For a basic hotel in the winter months, you'll likely be able to find something under $100 USD a night. For anything higher-end and during the summer months, your expenses are likely going to be considerably greater.
Food costs vary, and local food tends to be more expensive — pizza, for example, will be cheaper than Norwegian cuisine. At a no-frills restaurant, you can expect to spend $15-30 USD per person, while sitting down to a nice restaurant will likely cost $30-50 USD for the entree alone. Drinks, appetizers, and dessert usually run $10-20 USD each, with alcohol being notoriously expensive.
As for activities, the more mainstream and touristy they are, the more money you're likely to spend — however, this is pretty standard anywhere you go and shouldn't deter you from visiting.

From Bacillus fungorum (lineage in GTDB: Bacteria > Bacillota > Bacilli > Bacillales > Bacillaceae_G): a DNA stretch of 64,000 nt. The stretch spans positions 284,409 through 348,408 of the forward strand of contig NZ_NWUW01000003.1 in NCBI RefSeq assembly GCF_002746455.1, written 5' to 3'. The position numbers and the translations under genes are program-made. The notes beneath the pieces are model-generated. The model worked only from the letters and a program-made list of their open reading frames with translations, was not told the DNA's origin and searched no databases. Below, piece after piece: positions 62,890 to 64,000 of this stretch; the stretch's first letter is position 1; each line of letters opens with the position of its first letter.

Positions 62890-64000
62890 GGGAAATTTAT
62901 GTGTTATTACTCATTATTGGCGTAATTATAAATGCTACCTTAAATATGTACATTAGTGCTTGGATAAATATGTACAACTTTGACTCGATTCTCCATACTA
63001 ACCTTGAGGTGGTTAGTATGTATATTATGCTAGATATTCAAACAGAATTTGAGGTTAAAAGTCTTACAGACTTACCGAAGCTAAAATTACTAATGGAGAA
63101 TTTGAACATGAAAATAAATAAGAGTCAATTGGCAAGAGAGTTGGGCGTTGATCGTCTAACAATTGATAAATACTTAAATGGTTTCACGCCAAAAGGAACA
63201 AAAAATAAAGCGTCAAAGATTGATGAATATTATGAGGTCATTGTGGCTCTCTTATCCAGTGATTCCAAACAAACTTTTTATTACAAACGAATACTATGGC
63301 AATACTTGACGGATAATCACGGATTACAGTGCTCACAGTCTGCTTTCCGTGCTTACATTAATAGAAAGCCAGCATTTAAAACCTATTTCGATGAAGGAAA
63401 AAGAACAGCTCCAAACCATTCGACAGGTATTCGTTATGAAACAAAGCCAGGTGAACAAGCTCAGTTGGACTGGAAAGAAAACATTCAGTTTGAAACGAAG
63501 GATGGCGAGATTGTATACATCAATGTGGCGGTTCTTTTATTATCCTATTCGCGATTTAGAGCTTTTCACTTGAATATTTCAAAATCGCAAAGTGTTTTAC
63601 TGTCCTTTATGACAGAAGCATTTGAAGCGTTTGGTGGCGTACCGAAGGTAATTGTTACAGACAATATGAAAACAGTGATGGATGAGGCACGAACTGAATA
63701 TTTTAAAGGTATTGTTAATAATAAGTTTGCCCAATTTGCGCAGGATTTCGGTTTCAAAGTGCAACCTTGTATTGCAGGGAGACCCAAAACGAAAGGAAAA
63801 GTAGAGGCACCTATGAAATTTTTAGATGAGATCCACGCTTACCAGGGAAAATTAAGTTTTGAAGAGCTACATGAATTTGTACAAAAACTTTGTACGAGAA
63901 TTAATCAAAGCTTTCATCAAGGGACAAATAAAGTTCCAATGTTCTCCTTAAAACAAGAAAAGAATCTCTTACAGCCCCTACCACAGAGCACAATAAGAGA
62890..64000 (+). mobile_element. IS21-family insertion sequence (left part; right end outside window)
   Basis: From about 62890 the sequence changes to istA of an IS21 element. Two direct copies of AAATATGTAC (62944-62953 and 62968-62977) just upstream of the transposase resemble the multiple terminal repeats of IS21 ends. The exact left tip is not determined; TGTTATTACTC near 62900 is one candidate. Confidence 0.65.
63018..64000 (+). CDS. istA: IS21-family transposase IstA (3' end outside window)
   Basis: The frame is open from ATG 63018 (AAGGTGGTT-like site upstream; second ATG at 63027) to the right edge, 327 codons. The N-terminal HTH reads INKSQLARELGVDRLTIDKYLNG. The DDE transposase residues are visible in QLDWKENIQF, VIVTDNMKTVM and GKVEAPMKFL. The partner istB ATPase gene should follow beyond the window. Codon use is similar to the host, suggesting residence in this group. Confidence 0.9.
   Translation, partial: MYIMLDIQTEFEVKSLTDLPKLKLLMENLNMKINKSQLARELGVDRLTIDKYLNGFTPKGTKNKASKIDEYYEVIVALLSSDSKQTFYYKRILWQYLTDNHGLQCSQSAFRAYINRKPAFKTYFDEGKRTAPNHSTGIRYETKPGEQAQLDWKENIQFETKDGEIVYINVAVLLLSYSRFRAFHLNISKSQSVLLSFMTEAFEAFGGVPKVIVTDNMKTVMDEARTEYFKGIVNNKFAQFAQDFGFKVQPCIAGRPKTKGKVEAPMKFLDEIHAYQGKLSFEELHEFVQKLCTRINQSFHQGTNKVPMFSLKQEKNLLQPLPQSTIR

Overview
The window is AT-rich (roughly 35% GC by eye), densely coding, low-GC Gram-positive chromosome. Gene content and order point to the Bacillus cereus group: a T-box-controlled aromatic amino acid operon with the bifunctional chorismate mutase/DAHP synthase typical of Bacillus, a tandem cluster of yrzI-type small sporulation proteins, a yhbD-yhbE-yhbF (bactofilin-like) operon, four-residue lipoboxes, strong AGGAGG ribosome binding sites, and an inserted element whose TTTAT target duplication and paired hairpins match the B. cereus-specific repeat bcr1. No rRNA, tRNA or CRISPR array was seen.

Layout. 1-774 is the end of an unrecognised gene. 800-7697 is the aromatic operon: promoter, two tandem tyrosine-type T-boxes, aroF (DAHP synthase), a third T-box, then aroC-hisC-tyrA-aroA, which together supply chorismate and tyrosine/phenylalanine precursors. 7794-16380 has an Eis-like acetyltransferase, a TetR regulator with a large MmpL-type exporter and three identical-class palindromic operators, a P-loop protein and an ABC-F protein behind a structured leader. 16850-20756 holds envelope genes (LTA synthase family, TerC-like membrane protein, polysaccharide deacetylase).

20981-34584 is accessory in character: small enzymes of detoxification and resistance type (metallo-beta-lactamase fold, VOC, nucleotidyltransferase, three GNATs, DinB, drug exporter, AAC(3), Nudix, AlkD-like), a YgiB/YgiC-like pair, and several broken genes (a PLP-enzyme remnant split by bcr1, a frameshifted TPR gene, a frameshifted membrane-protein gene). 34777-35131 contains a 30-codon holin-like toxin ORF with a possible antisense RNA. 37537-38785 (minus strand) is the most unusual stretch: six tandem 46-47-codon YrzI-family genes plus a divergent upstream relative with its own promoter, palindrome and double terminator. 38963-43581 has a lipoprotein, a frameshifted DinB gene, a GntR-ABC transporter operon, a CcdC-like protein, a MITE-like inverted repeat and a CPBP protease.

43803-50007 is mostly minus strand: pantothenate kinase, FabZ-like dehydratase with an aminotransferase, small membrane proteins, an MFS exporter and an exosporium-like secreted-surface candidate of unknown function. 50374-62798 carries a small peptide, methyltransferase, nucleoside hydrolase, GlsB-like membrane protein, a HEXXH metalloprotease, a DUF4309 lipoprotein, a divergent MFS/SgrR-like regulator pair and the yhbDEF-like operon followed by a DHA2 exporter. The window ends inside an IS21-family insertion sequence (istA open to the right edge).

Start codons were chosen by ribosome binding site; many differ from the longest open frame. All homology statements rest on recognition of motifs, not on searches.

Do I need a visa for Norway?
Probably not. Though Norway isn't a part of the EU, if you live in an EU country, the United States, Canada, or Australia, you don't need a visa to visit Norway. You can travel in the country for up to 90 days with just a passport from any of these countries.
How many days should I spend in Norway?
That entirely depends on your budget, preferences, and schedule. If you want to spend a long weekend in Oslo and Bergen, that's doable in a few days. If you want to road trip the length of the country, you'll need a few weeks. If you're traveling by train or ship, that's another thing to keep in mind. Start with your budget and what you want to see, check out kimkim's resources, and go from there.
I don’t speak Norwegian. Can I travel independently?
Definitely. Almost all Norwegians are fluent in English, and even if they're reserved and quiet, don't take that as a reproach — that's just the Norwegian way. They're likely used to English speakers and will be happy to accommodate.
What currency is used?
The krone, or NOK. The exchange rate, as of late 2017, hovers around 8 NOK to 1 USD.
How widely accepted are credit cards?